On an intimate, rooftop stage in the rafters of the Royal Court in London, homosexuality in football is given the theatrical treatment, which in this example opens with two fit young actors parading around in their undercrackers.
It took me back a generation to my undergraduate days, spent for the most part as the boyfriend of a drama student. I was the weird bloke with the Charlie Nicholas haircut who talked about football at parties. I neither drank alcohol nor opined about the Alexander technique. I was mostly mute, save for stealing a bit of sporting banter in clandestine clusters.
An evening in the press seats also reminded me what an odd thing theatre is, one group of people performing expressly for another. Unlike sport, the audience is integral. Without it there is no play. Outside the professional arena, there is no audience for sport, save for the ubiquity of one man and his dog. This makes the dynamic between doers and watchers wholly different, more complicated and harder to trust, especially when interpreting the value of the message.
The recent revelation by Thomas Hitzlsperger has thrust the issue of homosexuality back into the football spotlight, a development jumped on by the theatre’s PR machine seeking a wider audience for its production of The Pass. Fair enough. It is important that young playwrights and their work are recognised, and the Royal Court is tireless in the promotion of avant-garde theatre.
So what did John Donnelly’s play reveal about the beautiful game and its taboos? Surprisingly little, I’m afraid. I was persuaded through the doors on the understanding that The Pass was an inquiry into the conventions and mores of a game immersed in machismo and historically hostile to the presence of gay participants.
But the action did not take us into the dressing room as such but the bedroom, albeit in a hotel setting.
Rooming as Under-17s on the eve of their first-team debuts, Ade and Jason are thrust into each other’s naked company. Ade is gay but undeclared, Jason is gay but in denial. And thus the plot propels us into the world of adolescent insecurity and masculine uncertainty.
The laddish inflections are all there and nicely observed, yet, though attached to a footballing theme, they revealed little about how homosexuality manifests itself in the game in a way that it does not outside it. There was no unique element exposing footballing attitudes and repression. What it revealed was a fault line in society. If there were tolerance of homosexuals in our lives, there would be no need for Hitzlsperger and others to come out, for they would not be imprisoned in the first place. It is not football that made Hitzlsperger’s life choices difficult to confront but the civilisation in which the game flourishes.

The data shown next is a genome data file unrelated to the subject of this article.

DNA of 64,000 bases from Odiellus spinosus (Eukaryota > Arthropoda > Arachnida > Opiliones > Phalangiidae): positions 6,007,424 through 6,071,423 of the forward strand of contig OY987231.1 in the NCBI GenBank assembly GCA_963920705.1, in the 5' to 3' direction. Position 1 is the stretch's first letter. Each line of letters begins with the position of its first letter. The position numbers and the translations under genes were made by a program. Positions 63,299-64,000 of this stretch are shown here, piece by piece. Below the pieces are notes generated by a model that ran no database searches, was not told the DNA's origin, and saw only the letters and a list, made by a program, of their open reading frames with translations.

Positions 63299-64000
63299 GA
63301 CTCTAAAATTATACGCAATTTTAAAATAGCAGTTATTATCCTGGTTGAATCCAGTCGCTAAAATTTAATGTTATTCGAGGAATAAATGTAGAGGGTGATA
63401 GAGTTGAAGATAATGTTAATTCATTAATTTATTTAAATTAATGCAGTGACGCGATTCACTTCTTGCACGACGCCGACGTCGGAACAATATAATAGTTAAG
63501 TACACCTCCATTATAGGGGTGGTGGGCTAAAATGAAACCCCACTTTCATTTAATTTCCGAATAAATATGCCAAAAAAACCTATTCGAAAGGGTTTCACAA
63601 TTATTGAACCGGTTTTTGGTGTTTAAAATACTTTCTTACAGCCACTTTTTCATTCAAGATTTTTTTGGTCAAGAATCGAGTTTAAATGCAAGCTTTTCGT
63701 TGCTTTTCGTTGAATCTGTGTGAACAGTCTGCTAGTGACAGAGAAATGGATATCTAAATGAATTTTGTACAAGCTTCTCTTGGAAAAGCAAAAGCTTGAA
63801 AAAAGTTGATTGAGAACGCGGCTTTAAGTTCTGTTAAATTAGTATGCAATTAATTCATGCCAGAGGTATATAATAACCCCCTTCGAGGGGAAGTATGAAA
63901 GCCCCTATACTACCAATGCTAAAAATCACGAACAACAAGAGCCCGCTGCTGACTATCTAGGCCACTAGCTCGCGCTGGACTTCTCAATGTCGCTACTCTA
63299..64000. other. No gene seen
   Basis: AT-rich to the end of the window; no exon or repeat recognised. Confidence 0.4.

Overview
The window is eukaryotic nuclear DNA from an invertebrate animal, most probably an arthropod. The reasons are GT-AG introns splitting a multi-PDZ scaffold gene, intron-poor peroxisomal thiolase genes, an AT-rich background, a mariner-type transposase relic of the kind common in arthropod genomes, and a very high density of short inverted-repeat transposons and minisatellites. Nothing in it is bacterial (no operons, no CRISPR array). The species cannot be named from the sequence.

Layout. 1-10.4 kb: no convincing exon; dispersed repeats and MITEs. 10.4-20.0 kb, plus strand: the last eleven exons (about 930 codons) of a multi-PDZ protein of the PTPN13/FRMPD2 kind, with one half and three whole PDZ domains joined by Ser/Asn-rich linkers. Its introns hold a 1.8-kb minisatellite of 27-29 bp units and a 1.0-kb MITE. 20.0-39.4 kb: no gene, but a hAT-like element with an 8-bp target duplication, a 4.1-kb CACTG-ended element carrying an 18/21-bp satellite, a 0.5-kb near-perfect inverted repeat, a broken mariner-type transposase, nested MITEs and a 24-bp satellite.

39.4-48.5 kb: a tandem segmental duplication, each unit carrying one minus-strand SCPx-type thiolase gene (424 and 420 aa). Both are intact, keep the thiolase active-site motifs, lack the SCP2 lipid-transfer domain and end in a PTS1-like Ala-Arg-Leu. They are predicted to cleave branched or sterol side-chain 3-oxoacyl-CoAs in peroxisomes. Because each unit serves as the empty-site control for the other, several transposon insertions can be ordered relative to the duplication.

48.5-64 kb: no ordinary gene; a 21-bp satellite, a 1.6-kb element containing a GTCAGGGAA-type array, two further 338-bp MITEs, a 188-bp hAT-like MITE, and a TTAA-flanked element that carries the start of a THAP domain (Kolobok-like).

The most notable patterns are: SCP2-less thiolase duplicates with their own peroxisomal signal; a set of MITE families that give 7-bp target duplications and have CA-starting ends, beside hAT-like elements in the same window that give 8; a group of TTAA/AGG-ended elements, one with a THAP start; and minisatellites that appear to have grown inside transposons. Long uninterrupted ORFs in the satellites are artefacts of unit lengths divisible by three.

Yes, we have made huge structural strides, with the advance of civil partnerships and gay marriage and the criminalising of behaviour that persecutes individuals because of their sexual orientation. In cosmopolitan centres and niche enclaves like London theatreland, acceptance is no longer an issue.
But for ordinary folk untouched by the phenomenon, homosexuality remains an abstract issue until it explodes painfully in their provincial faces. The difficulty and angst faced by so many young people too scared to confront the emerging reality of their same-sex impulses, even to tell their parents, remains a huge issue in UK households far removed from the capital’s enlightened precincts, so why should football be any different?
By setting the gay question in a football milieu, Donnelly identifies it as a problem for the game but not beyond. The assumption must be that, in light of the formal strides made in civil life, all is well in the world and football is dragging its antiquated, prejudiced feet. The truth is that professional sport as a whole, not just football, is conditioned by unreconstructed attitudes, as opposed to being their progenitor.
So, on a theoretical level, the play finds itself in a conceptual cul-de-sac, unable to deliver the insight it promises. But as a piece of entertainment it performs rather better. Russell Tovey is razor-sharp as the alienated high-achiever, whose personal life and sense of self unravels at an inverse rate to his soaring financial status. His refusal to acknowledge publicly his homosexuality, to protect his image and therefore his economic power, results in a broken existence devoid of happiness and meaning.
Ade (Gary Carr) is as happy as Larry; out, shacked up with his boyfriend and running his own plumbing business after being discarded by his club at the first hurdle.
The play brings the two together at the close in powerful, tragicomic scenes that counterpose the emptiness of the rich footballer living a lie with the wealth of the tradesman at peace with himself.
Special mention to Lisa McGrillis, neither male nor homosexual, but brilliantly authentic as Lyndsey, a Geordie tart adept at separating a cheating man from his money while simultaneously deepening her integrity.
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